You can now buy your own Cloud guitar from the Official Prince Store

Prince Cloud Guitar replica white
(Image credit: The Lede Company)

Prince’s custom-built Cloud guitars have been in big demand since the star’s death in 2016, with a yellow model being auctioned for $187,000 and a teal instrument going for a whopping $700,000. If you haven’t got that kind of money to spare, though, there’s now another option: you can buy a replica Cloud via the Official Prince Store.

Previously only available to purchase in person by visitors to Paisley Park, Prince’s Minneapolis studio compound, the guitars are made by Schecter, the company that Prince used to repair his own Clouds and to create replicas.

Available in white or blue, the Cloud is of set-neck construction and has a mahogany body. The neck and finished fretboard - which is adorned with black Prince ‘love’ symbols - are both maple. The bridge pickup is an active EMG 81, while on the neck you'll find an EMG SA single coil.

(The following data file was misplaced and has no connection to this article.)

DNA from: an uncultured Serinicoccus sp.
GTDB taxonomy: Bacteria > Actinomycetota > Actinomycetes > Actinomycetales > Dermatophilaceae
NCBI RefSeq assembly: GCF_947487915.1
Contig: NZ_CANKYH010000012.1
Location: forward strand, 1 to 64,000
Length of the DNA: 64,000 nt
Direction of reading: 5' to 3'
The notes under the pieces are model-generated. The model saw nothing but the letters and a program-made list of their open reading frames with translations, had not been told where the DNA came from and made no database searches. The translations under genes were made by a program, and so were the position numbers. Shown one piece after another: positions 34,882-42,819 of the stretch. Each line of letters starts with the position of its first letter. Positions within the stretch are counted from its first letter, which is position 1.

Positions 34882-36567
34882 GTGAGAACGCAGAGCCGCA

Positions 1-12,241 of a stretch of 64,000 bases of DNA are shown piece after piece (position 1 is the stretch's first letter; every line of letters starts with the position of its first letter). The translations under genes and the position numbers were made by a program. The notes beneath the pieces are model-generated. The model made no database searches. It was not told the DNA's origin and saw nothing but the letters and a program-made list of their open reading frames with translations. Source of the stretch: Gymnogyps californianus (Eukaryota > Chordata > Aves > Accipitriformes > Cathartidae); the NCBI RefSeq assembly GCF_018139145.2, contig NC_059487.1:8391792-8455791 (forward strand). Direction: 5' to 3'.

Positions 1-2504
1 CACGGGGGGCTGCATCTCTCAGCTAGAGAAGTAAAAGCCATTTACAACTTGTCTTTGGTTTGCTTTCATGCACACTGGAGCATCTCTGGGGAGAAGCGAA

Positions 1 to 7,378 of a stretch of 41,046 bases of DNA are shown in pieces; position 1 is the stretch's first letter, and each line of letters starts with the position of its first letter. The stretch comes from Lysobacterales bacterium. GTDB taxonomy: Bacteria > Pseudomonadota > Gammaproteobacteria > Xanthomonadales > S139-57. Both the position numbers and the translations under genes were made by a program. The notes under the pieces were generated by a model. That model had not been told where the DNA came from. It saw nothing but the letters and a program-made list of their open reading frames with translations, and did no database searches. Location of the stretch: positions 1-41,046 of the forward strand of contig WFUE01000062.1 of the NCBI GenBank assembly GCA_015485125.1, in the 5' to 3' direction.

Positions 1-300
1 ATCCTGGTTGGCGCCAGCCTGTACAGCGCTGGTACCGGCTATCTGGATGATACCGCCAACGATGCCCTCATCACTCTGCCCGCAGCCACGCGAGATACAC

Those who purchase a Cloud will receive it in a hard purple case with “custom purple plush interior”.

You can get your pre-order in at the Official Prince Store. A Cloud Guitar will set you back $1,750, with shipping set to start in November.

(Image credit: The Lede Company)

Prince Cloud Guitar specs

  • Construction: Set-Neck
  • Body Material: Mahogany
  • Top Contour: Flat Top
  • Neck Material: 3pc Maple
  • Fretboard Material: Maple
  • Inlays: Black Prince Love Symbols
  • Scale: 24.75” (628.65mm)
  • Frets: 22
  • Fretboard Radius: 14” (355mm)
  • Neck Shape: Vintage ‘C’
  • Nut Material: Graph Tech Black TUSQ XL
  • Nut Width: 1.65” (42mm)
  • Truss Rod: 2-Way Adjustable
  • Bridge Pickup: EMG 81
  • Neck Pickup: EMG SA
  • Controls: Volume/Tone/3-Way Toggle
  • Hardware Color: Gold
  • Bridge: Wraparound
  • Strings: Ernie Ball Regular Slinky #2221
  • Knobs: Metal Dome w/ Set Screw
Ben Rogerson

I’m the Deputy Editor of MusicRadar, having worked on the site since its launch in 2007. I previously spent eight years working on our sister magazine, Computer Music. I’ve been playing the piano, gigging in bands and failing to finish tracks at home for more than 30 years, 24 of which I’ve also spent writing about music and the ever-changing technology used to make it. 

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